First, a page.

Once again, there are calls to proceed, possibly after reworking plans to increase density. An expanded project would lower the cost per unit. The plan originally called for 240 units — hardly adequate to the pressing need. The city is caught in a bind of an urgent need for housing and little land suitable for wide-scale development.

Does Seattle have an appetite for a larger number of units at Fort Lawton? Discussion of a revised plan seems desirable. Meanwhile, the clock is ticking on the Army’s making available the 34 surplus acres.


Jean Godden
Jean Godden
Jean Godden wrote columns first for the Seattle Post-Intelligencer and late for the Seattle Times. In 2002, she quit to run for City Council where she served for 12 years. Since then she published a book of city stories titled “Citizen Jean.” She is now co-host of The Bridge aired on community station KMGP at 101.1 FM. You can email tips and comments to Jean at


  1. Jean
    Thanks for writing this. As one of the principals involved in developing the plan and overseeing its approval by the City Council (with Community support I would add) as well as the BRAC process this has been one of the most frustrating projects to watch flounder again and again. I’m not surprised by the increase in costs over the past 10+ years which are tied to both inflation and increased regulatory requirements. the plan that was presented was a result of costs at the time, neighborhood acceptance, affordable housing dollars available, political tolerances and a myriad of other factors, otherwise known as “sausage making”. It’s unrealistic to roll out a 10+ year old plan and to expect it will still work.

    I’m not pretending to know how to move forward now but expect we have years of additional planning ahead of us before ground is actually broken.

  2. Isn’t this puzzle the kind of thing we elect a mayor to solve? I fear there will be more large committees, more studies, more vetoes, more lawsuits. The very idea of taking land from the well-defended Magnolia citizens may well be impossible.

    • Not all Magnolians are against this project – as usual, it is easy to hear the loud voices. I wrote to Rep. Jayapal to get answers from HUD (noncommital), and well before the latest election, I asked Daniel Beekman to follow up. His piece recently ran in the Times.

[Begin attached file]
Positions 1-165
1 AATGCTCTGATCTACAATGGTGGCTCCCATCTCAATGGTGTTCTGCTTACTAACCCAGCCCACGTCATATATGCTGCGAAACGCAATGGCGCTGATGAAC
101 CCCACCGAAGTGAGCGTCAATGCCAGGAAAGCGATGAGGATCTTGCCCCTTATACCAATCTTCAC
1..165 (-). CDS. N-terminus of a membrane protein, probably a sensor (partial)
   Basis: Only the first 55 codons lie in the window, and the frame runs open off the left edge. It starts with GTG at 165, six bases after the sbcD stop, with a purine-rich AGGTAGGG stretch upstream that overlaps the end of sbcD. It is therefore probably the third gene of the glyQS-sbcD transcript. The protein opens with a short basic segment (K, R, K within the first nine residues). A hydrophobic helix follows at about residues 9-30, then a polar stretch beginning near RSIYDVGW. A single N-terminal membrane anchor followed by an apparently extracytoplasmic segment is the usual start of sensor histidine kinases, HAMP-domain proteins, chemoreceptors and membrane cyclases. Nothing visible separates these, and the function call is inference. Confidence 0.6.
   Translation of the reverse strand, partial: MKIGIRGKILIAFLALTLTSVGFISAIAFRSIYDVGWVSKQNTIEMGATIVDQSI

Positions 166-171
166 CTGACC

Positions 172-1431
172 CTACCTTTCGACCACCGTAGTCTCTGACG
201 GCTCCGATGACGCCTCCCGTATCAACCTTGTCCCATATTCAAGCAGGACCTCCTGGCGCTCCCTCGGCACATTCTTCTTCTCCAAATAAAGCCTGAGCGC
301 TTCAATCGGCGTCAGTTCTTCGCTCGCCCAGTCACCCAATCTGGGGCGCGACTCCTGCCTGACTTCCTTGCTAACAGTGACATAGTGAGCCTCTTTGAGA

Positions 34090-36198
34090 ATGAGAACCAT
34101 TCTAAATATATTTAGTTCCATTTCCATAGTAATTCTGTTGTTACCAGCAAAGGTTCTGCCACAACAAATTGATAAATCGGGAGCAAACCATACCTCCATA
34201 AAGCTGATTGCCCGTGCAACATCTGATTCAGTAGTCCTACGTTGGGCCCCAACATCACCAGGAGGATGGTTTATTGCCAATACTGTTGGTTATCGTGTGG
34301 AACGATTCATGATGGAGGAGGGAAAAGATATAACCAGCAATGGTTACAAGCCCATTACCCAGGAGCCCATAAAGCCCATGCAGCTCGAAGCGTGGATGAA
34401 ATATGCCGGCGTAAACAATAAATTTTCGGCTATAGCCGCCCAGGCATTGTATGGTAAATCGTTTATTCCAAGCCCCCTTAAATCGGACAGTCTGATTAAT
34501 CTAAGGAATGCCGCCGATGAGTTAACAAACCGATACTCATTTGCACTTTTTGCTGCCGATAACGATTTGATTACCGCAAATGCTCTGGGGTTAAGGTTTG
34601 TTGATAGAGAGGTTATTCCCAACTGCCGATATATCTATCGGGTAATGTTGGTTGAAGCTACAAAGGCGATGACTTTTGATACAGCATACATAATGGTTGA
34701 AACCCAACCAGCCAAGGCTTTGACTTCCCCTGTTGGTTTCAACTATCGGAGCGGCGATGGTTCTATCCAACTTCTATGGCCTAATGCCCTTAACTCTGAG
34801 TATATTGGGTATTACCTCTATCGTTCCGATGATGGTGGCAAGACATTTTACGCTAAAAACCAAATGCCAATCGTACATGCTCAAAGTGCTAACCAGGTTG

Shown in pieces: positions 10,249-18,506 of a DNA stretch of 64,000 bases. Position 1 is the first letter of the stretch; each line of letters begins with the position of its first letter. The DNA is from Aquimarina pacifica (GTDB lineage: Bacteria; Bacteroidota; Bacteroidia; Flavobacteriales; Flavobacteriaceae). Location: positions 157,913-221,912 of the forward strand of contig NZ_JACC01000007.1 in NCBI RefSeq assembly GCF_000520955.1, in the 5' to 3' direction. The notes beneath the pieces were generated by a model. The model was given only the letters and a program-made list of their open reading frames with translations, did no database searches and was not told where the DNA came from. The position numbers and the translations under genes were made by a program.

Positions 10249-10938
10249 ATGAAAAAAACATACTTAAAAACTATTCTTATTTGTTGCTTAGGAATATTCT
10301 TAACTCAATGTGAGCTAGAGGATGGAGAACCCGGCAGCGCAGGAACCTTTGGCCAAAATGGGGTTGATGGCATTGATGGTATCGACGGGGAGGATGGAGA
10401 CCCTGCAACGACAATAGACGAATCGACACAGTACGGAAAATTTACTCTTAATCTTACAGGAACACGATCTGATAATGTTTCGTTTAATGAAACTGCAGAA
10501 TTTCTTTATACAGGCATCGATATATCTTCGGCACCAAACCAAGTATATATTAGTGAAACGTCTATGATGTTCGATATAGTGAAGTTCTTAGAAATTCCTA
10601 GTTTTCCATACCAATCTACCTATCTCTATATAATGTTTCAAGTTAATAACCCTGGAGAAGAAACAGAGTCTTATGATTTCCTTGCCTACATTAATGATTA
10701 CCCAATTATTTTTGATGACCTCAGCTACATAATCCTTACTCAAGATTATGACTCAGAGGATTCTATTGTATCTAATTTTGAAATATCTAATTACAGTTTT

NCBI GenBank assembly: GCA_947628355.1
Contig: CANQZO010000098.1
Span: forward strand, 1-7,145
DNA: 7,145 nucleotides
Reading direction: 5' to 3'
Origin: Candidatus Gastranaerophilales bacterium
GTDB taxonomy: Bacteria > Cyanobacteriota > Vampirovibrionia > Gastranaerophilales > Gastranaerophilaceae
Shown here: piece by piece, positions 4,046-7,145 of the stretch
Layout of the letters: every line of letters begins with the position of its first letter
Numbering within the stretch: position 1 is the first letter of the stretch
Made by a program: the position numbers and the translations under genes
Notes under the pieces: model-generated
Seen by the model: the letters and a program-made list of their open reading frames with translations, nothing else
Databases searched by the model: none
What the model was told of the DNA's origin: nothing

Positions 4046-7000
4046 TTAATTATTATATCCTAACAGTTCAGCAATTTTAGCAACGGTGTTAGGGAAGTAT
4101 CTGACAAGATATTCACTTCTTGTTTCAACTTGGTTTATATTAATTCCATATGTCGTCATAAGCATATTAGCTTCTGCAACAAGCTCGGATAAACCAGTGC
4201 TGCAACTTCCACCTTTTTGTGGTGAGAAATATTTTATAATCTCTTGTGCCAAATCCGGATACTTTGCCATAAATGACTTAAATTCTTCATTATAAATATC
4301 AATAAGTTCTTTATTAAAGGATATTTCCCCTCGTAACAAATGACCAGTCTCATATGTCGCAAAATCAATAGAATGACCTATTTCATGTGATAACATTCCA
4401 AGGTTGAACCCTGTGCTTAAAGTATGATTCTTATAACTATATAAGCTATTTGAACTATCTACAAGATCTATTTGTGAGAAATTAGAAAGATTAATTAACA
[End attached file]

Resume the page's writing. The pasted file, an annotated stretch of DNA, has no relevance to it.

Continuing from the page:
Our politicians continue to talk the talk, but not walk the walk.

  3. So glad to have a comment from Al Levine, whom I remember working on the original redevelopment. He makes a good point citing the reasons why a 10-year old plan won’t do it today. Still it seems important not discard this opportunity when housing is desperately needed and land is both scarce and costly.

  4. David
    If it was as simple as one person figuring it out, we wouldn’t have an affordable housing crisis in the first place, but I realize you know that. I will say moving this forward may require bigger picture thinking than has been applied so far. Al

  5. Tough to make any kind of assessment without seeing some site plans & maps. I’m not familiar with this project and this article has not made given me any sense of it. For example, is the site contiguous with already-built areas?

    Plus, why would the pandemic stop development? The pandemic certainly didn’t stop construction and preconstruction activities are very amenable to noncontact communication. So why would the pandemic stop anything ? unless pandemic was just an excuse?

  6. I was never convinced this park is a good spot for low-income housing …. in particular, I can’t imagine that it would be a good place for impoverished frail-elderly or parents with young children. It is not a place where you could live easily without a car. I have hopes for low-income housing that is closer to transit and light rail and shops.